Parness: Lack of sleep could mean nightmares on midterms and tests
You lay your head down after four straight hours of staring at a history book in preparation for your midterm tomorrow. The clock reads 3:45 a.m. Your test is in just over four hours. Night, night, sleep tight. Don’t let the bed bu…oops, time to wake up and get to class.
Around midterm season, there are basically three S’s college students try to balance: study, sleep and a social life. As far as priorities go, sleep is typically the choice placed on the back burner.
However, it turns out pounding caffeine and cramming definitions into your head until the sun comes up doesn’t do as much good as most think.
In fact, sleep deprivation hurts your chance at remembering everything you have been studying during those late nights in the library. Sleep is the most important part of turning those thoughts and learning into memory because that is what your brain does when you are asleep.
Losing sleep is a gateway to an inability to learn and will eventually lead to poor performance in classes.
According to webmd.com, a sleep-deprived person has difficulty focusing their attention and therefore cannot learn effectively in class — not remembering what they do learn. If you don’t allow your brain the time to convert what you’ve learned into memory, you won’t retain everything you normally would.
So, a lot of what you try to force into your head late at night will just fall right out by the time you bubble-in your name on your Scantron sheet.@@http://www.scantron.com/@@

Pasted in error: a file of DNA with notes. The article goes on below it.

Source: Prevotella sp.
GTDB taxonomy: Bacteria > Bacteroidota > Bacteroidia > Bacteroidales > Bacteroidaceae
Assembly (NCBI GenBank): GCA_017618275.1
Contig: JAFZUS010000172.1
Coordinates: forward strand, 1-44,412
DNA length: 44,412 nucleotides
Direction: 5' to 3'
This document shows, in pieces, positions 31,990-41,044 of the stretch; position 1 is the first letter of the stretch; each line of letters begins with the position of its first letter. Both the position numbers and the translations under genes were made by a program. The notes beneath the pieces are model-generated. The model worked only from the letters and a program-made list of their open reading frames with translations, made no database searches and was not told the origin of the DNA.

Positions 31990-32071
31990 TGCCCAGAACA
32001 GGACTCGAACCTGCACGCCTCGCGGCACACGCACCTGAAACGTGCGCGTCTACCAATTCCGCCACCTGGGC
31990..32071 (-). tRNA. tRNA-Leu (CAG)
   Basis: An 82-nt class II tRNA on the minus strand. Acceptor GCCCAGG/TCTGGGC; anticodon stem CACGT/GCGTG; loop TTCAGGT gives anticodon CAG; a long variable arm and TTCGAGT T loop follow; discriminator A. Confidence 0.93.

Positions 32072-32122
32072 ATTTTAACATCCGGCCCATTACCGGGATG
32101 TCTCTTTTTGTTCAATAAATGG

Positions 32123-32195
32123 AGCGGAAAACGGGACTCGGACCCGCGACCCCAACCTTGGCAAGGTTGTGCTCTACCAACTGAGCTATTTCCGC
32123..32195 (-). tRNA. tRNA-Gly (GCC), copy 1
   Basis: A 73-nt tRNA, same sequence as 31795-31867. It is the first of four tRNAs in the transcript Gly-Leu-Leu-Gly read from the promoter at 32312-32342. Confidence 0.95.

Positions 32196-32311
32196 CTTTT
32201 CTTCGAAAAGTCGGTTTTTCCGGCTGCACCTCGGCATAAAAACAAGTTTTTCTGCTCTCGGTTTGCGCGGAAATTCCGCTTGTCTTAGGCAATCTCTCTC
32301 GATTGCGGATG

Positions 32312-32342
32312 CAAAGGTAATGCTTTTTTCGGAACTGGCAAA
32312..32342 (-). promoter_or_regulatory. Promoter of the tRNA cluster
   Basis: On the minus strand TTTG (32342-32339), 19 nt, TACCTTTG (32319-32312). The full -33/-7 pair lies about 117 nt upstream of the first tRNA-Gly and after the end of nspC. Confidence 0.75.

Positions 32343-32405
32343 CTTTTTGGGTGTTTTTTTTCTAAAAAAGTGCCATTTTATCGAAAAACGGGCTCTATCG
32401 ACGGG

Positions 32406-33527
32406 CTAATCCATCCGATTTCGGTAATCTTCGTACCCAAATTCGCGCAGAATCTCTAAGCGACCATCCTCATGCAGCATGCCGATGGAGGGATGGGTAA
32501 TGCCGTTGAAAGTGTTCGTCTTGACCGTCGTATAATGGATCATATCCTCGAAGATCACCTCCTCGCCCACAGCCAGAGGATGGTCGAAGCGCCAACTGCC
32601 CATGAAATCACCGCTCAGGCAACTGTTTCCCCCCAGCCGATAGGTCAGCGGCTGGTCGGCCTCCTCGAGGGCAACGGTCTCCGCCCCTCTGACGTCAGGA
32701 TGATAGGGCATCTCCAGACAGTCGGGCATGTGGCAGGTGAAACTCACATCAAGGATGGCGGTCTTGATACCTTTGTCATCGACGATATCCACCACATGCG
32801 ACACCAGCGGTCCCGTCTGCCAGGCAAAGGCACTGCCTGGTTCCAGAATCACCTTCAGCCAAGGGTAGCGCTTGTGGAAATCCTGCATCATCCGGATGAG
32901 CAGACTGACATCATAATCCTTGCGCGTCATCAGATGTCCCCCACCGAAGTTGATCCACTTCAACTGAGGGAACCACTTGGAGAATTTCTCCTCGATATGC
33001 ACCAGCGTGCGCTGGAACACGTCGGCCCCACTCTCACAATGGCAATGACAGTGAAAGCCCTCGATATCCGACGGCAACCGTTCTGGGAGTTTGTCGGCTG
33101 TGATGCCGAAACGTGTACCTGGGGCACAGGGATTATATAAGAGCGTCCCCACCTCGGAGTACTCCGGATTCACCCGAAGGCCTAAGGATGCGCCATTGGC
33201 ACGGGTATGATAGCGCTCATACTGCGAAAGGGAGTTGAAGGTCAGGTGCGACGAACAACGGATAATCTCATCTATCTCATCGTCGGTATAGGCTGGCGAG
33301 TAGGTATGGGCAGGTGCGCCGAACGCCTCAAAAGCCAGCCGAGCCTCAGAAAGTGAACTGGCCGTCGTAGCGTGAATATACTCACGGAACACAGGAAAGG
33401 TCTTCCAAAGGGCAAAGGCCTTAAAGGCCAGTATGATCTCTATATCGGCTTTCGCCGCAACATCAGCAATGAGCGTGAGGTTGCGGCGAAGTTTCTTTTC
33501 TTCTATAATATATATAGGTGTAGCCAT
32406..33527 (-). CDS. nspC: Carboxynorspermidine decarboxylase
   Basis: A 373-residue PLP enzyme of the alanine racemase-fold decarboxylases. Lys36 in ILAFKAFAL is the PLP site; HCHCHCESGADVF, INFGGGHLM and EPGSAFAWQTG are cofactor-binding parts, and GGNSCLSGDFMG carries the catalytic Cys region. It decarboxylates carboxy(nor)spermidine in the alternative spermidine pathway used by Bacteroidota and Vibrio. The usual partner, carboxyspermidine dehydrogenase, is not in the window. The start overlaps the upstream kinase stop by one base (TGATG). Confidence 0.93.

Health is also put at risk when you subject yourself to sleep deprivation. Basically, less sleep leads to stress. More stress leads to less sleep. It’s a difficult cycle to pull yourself out of once you go down that road, especially with classes pushing you to stay busy.
This is not new information to any students; it’s just usually ignored.
“I know that I should sleep more, but I don’t have enough time during midterms, and I end up cramming until 4 a.m.,” University junior Tyson Heesacker said.@@http://uoregon.edu/findpeople/person/Tyson*Heesacker@@
The root of the problem is procrastination. Students may be awake until 3 a.m. studying for an economics midterm only because they didn’t start studying until 9 p.m. the night before the test.
Yes, at this time of the term, several classes give assignments and tests all at once. But that is why they all give a syllabus at the beginning of the term. If you plan it out effectively, you can still get everything done with time to sleep.@@just like all the other nerds@@
Now that is not to say a student can get the recommended eight hours of sleep per night in the heart of the term — let’s get real. But six hours the night before a test is still doable.
Everyone feels the pressure to do well on tests and get assignments done; it’s a part of being a college student who wants to get good grades. Unfortunately, a lot of students think sacrificing sleep to make up for procrastination is a solution.
The fact of the matter is you aren’t doing yourself nearly as much good as you thought. All you have to do is leave your friend’s house or navigate away from Facebook and start studying a little earlier.
Falling asleep is the first step towards making that dream of getting an A on your midterm a reality. Plus, counting sheep may still count as studying for math anyway.
Sweet dreams, Ducks.